Originally published at: http://diehardgamefan.com/2012/06/20/tabletop-review-c-
The Mining Colony at Elkos IV is #3 in the “Captain’s Logs” series for Occult Moon Games. Unlike the fantasy-based series that started off the Toys for the Sandbox, this series seems to be open to multiple authors and artists, which is pretty cool. The art is nice, very much like classic RPG books, with some computer rendered pieces.
This booklet comes with a map that covers part of the surface of a planet called Elkos IV. There are a few areas of note, presumably ripe for a little investigation. The main one is the abandoned mining installation, left over from when there was promise of some valuable substance under the frozen surface. There is also an abandoned city, a purported region where the lost ships might be, and a few others.
There is a brief planet profile of Elkos IV, and then a few tables for space and planetary hazards. Of course, there is the essential part of the Sandbox modules, the plot twists, and then a few profiles of major NPCs. The planet is described as being nearly inhospitable to life (a “complete snowball”), yet one of the plot twists involves there being a race of chipmunks of all things. This is a little silly to me, because as a GM how am I going to explain how they live or what they eat when there is virtually no other life on the planet? These kind of inconsistencies are a continual source of weakness in the continuity of these modules. The setting is put forward, and then ideally the plot twists make sense inside the setting. If you’re going to put forward an inhospitable planet, you better help me explain to myself and the players why there is any life there.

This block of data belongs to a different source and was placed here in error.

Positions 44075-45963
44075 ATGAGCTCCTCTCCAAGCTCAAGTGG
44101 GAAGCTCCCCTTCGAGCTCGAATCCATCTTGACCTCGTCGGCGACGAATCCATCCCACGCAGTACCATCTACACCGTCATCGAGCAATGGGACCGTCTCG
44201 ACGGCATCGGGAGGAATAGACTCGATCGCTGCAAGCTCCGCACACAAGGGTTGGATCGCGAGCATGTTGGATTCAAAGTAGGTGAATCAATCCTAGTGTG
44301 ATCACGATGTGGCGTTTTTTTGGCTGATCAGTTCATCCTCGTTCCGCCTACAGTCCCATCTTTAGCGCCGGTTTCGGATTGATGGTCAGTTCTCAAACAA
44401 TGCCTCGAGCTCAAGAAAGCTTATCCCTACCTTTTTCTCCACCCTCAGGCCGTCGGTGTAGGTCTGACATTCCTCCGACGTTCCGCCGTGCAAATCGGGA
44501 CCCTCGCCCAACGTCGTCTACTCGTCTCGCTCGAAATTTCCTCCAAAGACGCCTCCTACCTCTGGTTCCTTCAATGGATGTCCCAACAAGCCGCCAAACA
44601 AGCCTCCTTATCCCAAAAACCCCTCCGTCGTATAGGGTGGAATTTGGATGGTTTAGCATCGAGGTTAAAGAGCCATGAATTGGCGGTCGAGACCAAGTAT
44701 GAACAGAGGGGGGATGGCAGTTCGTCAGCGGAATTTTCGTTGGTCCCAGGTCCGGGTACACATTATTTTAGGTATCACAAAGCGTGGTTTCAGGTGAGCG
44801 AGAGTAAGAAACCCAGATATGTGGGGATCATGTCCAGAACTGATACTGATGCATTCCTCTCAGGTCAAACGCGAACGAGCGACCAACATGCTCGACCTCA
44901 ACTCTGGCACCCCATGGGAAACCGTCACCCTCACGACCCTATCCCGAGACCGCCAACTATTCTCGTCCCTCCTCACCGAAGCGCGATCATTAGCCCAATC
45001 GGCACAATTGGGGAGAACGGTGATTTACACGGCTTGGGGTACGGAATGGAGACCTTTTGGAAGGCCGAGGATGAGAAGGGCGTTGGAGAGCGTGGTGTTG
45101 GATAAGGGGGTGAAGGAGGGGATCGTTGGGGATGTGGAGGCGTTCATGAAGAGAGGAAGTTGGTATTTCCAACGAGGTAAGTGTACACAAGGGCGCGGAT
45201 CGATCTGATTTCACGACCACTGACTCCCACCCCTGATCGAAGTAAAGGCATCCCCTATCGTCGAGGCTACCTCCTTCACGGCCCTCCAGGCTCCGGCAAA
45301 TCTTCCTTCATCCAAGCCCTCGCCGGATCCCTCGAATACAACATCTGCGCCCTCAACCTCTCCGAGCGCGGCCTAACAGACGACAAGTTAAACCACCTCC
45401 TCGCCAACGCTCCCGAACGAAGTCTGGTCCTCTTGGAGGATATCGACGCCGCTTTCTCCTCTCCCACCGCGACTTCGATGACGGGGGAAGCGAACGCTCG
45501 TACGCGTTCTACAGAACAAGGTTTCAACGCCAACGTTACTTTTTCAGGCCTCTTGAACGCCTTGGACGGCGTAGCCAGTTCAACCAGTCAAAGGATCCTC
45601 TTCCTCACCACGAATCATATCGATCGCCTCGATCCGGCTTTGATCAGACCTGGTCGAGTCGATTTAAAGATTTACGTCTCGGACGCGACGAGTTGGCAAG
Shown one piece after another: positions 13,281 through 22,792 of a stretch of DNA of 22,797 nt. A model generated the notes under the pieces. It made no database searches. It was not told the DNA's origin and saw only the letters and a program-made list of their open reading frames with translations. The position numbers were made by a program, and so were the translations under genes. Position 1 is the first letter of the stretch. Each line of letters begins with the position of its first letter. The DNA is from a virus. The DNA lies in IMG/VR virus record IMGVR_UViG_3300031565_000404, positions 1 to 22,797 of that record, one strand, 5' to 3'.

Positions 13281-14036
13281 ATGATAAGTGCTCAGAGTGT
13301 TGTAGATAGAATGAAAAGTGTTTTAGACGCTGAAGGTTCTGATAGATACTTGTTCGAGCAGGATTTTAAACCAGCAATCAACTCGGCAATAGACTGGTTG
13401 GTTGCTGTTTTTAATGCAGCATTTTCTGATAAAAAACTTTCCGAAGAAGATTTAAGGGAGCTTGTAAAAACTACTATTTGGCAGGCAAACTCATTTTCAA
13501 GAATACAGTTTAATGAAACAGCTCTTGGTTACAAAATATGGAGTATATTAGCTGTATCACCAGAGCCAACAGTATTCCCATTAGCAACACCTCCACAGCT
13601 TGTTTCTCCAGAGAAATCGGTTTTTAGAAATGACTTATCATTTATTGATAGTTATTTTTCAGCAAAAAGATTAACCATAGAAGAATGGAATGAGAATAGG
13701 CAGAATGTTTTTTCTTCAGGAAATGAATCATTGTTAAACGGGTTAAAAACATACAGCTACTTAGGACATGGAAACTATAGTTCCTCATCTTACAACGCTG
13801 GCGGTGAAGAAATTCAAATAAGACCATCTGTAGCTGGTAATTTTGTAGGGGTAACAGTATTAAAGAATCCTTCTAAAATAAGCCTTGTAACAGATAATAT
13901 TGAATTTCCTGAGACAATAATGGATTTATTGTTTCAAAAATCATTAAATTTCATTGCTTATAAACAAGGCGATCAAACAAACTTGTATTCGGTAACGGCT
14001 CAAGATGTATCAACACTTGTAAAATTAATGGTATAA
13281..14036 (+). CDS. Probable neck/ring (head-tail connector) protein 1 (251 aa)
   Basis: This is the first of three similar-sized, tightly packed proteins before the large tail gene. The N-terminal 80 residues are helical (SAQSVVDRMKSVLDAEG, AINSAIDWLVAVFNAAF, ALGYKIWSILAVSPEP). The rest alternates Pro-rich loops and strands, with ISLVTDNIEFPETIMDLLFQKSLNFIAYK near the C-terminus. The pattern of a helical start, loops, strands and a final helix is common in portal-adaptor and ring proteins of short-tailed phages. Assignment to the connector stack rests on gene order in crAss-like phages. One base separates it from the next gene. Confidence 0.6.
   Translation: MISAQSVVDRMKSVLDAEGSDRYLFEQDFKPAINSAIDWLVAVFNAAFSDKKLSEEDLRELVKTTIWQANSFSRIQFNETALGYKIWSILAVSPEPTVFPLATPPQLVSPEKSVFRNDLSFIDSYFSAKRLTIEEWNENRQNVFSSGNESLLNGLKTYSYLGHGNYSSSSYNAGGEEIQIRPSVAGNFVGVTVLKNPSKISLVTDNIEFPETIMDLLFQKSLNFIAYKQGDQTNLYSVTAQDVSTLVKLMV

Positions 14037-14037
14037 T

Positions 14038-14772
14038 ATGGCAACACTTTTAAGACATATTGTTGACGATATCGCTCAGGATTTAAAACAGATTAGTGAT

What Do I Think?
This module seems a bit more focused, a bit more coherent and, at the same time, a bit more open than the module before this one. It feels more like the sandbox is being defined, but the goal of the sandbox is pushed less. That is, the whole “lost ships” mission is put forward, but that in itself is an open-ended goal. Would ships be there? Maybe, it’s up to the GM and the players. Meanwhile, there’s all this other stuff to engage the players if you want. In my opinion, one of the better modules from the Sandbox series. GMs be warned, it’s still a skeleton of an adventure so be prepared to either make up or write up a lot of the details. Also, the chipmunks.
[3 of 5 Stars!]